On Wednesday (Feb. 13), the UK’s Royal College of Pediatrics and Child Health (RCPCH) announced it would no longer accept financial contributions from the baby formula industry. That decision will cost the group somewhere around £40,000 ($51,150) a year. The RCPCH was vague about the reasons behind its decision, focusing instead on its support for breastfeeding. But health advocates have celebrated this decision as part of a growing backlash against what is known as “Big Formula“—an industry worth $70 billion that produces and markets breast milk substitutes.
The debate over when it is appropriate for doctors to counsel women to use formula instead of breast milk is heated, and tied to a broader discussion about the relative benefits of breastfeeding and the fault lines that separate medical care in poor and rich countries. A related question is whether the medical industry can put its trust in baby formula companies that have engaged in deceptive marketing practices in the past to encourage mothers to cut down on or abandon breastfeeding.
To understand the import of the RCPCH’s recent decision, then, it’s necessary to understand its context in a much larger conversation about children’s and mothers’ health, and the powerful institutions that wield influence in this space.
Major medical bodies around the world recommend that moms breastfeed their babies exclusively for the first six months of life. But in some cases, mothers are unable to produce enough breast milk for that long, or at all, while others face obstacles because of work or school.
That’s where high-quality infant formula can be useful. But it’s not a perfect choice. And in some countries—where water quality is poor, formula is expensive, and refrigeration is often unavailable—breast milk substitutes can be actively dangerous. As Annalisa Merelli has written for Quartz:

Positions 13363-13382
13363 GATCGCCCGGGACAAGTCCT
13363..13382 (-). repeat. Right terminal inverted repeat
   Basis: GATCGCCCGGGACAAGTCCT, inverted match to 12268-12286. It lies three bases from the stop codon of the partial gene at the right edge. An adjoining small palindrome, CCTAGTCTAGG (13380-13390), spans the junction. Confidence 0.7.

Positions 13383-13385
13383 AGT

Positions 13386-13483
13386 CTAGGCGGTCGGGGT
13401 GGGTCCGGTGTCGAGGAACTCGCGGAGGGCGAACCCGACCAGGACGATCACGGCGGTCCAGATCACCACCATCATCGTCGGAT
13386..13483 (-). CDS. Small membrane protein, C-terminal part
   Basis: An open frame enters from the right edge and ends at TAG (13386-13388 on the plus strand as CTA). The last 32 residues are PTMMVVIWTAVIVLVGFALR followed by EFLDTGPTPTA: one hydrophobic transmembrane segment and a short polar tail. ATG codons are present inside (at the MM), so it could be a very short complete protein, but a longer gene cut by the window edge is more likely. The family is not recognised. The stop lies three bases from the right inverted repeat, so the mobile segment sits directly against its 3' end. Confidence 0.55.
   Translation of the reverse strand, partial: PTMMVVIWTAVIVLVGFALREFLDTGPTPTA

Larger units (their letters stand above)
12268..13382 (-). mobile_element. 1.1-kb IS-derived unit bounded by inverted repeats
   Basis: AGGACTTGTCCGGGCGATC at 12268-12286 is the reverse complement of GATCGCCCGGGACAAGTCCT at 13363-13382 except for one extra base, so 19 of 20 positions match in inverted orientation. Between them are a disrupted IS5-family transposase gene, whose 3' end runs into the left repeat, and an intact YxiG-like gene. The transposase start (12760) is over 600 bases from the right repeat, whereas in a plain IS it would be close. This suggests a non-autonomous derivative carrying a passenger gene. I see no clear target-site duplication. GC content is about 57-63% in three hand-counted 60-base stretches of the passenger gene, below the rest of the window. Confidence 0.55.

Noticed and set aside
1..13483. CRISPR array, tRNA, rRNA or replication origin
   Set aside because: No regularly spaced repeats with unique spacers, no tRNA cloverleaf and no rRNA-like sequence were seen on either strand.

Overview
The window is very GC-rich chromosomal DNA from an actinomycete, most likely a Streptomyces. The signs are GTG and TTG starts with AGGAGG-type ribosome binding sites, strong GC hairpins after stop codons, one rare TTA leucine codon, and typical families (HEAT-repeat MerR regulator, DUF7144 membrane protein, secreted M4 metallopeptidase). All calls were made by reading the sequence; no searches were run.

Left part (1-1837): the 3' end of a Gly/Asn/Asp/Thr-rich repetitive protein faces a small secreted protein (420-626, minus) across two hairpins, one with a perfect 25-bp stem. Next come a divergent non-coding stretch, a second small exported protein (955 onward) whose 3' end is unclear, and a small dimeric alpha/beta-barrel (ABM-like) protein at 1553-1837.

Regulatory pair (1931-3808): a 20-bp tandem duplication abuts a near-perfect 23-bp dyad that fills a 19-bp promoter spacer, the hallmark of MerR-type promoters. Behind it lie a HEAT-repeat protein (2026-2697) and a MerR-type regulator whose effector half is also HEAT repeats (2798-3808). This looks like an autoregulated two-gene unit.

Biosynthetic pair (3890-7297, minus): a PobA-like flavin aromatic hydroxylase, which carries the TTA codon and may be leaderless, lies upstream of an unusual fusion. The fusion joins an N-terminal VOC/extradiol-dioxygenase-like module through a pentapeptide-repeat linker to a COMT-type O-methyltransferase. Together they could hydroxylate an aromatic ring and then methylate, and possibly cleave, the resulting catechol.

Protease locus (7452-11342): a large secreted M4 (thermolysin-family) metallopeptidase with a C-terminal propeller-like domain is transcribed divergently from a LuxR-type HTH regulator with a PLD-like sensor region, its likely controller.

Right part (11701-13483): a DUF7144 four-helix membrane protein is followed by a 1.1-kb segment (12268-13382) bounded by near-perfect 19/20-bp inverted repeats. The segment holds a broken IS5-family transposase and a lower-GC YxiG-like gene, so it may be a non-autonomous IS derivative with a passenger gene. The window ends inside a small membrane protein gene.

“The main concern isn’t whether breastfeeding should be supplemented with formula, but what happens when formula becomes a substitute for breast milk entirely. When breastfeeding mothers feed their babies exclusively with formula, they quickly stop producing breast milk, making it impossible to revert back. This makes formula particularly problematic for poor mothers, who may not be able to buy sufficient amounts of the product, and end up watering it down [with contaminated water] or feeding the child smaller quantities, which then leads to malnourishment.”
This is where the debate differs in rich and poor countries. Some scientists in developed countries have questioned whether exclusive breastfeeding confers inherent health advantages to kids and moms compared to formula. But in developing countries, breast milk has been shown to save lives. For example, the World Health Organization estimates that “nearly half of all diarrheal diseases and one-third of all respiratory infections in children in low- and middle-income countries could be prevented with increased rates of breastfeeding.”
The history of baby formula companies in poor countries is tainted with scandal. According to Save the Children (pdf), a children’s rights nonprofit, six companies—Nestlé, Danone, RB, Abbott, FrieslandCampina and Kraft Heinz—”successfully established a supposed ‘equivalence’ in the minds of many people between breast milk and milk formula, creating the perception that the latter is simply an artificial replica of the former.”